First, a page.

“Your theory,” said Mr Jenkison, “forms an admirable counterpoise to your example. As far as I am attracted by the one, I am repelled by the other. Thus, the scales of my philosophical balance remain eternally equiponderant, and I see no reason to say of either of them, OICHETAI EIS AIDAO[15.1].”
[1.1] Foster, quasi Phostaer,—from phaos and taereo, lucem servo, conservo, observo, custodio,—one who watches over and guards the light; a sense in which the word is often used amongst us, when we speak of fostering a flame.
[1.2] Escot, quasi es skoton, in tenebras, scilicet, intuens; one who is always looking into the dark side of the question.
[1.3] Jenkison: This name may be derived from aien ex ison, semper ex aequalibus—scilicet, mensuris omnia metiens: one who from equal measures divides and distributes all things: one who from equal measures can always produce arguments on both sides of a question, with so much nicety and exactness, as to keep the said question eternally pending, and the balance of the controversy perpetually in statu quo. By an aphaeresis of the a, an elision of the second e, and an easy and natural mutation of x into k, the derivation of this name proceeds according to the strictest principles of etymology: aien ex ison—Ien ex ison—Ien ek ison—Ien ’k ison—Ienkison—Ienkison—Jenkison.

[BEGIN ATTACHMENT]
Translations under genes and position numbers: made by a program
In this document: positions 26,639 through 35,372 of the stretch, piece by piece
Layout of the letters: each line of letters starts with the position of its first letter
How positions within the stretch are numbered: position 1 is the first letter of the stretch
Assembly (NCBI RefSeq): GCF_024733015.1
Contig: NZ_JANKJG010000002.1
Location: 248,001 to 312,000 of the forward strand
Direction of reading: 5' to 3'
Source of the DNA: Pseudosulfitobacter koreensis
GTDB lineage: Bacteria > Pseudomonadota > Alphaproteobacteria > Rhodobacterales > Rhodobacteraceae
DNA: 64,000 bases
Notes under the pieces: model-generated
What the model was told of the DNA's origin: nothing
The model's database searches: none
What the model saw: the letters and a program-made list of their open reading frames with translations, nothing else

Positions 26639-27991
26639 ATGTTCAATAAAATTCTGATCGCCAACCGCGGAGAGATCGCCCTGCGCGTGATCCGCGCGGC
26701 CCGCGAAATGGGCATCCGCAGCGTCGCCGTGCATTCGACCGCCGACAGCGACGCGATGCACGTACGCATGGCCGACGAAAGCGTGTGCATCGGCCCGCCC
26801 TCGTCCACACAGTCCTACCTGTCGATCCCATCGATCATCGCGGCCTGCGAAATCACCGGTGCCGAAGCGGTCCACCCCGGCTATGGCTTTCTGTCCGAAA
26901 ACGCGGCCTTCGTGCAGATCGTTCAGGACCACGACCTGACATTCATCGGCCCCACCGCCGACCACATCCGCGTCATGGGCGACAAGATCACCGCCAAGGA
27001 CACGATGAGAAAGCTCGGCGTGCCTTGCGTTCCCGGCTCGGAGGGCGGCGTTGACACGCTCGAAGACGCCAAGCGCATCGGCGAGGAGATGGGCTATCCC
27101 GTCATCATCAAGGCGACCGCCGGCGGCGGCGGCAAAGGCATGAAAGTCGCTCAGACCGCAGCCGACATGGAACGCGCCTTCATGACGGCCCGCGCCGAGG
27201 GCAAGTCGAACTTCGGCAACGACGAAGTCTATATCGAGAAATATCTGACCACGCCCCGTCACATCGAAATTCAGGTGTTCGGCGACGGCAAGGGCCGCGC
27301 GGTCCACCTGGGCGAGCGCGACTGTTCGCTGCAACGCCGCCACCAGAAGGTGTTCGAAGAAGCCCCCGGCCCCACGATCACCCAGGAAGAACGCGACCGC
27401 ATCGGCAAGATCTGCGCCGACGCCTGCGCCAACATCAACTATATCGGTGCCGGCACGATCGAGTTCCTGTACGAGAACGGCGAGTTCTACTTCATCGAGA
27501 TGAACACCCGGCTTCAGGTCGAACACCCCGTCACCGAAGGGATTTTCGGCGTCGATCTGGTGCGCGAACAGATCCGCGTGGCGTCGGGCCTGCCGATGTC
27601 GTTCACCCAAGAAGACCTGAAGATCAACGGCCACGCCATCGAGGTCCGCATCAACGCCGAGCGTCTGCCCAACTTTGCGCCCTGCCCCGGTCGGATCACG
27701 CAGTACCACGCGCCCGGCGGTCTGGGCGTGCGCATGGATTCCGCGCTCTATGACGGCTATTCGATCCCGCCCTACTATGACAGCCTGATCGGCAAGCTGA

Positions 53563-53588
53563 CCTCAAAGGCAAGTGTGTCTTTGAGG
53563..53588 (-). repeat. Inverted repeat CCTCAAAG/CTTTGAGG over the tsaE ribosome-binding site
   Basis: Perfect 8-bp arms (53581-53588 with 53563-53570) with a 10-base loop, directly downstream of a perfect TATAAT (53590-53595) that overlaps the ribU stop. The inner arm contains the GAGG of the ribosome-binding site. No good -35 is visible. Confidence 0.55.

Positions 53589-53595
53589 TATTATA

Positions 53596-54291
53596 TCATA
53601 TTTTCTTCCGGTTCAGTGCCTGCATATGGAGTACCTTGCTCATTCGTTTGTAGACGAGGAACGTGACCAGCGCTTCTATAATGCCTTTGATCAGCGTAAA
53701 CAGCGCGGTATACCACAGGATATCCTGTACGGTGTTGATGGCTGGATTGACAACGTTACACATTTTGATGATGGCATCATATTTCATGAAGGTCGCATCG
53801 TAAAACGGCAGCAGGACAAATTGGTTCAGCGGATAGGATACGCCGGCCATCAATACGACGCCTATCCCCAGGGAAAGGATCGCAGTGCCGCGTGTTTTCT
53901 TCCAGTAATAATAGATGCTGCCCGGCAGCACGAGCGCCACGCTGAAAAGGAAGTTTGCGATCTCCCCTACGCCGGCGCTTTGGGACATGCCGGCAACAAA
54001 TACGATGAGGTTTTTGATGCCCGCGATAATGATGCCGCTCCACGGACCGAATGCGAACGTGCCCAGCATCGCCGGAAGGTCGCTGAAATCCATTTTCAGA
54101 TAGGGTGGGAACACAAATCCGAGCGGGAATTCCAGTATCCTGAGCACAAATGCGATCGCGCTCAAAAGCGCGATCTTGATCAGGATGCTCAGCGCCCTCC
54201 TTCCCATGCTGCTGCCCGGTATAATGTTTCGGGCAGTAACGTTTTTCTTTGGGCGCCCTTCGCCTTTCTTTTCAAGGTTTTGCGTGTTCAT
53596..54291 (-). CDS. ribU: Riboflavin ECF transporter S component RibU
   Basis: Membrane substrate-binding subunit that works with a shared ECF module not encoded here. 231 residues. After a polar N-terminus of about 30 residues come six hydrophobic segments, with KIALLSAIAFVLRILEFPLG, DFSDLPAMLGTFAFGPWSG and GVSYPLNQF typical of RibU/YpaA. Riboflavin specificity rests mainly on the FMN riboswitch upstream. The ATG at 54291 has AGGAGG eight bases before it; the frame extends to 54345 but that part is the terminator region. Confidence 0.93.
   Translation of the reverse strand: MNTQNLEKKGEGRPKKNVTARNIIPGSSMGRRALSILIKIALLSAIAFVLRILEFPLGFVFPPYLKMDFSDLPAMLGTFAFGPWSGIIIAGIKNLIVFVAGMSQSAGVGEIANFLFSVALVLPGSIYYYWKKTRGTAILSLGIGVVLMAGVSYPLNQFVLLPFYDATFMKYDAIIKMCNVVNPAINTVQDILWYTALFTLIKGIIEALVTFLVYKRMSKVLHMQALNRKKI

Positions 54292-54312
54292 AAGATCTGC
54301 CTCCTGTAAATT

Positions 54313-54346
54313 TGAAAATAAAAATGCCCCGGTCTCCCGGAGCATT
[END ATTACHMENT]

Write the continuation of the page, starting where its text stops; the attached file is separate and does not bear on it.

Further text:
[1.4] Gaster: scilicet Gastaer—Venter, et praeterea nihil.
[2.1] See Emmerton on the Auricula.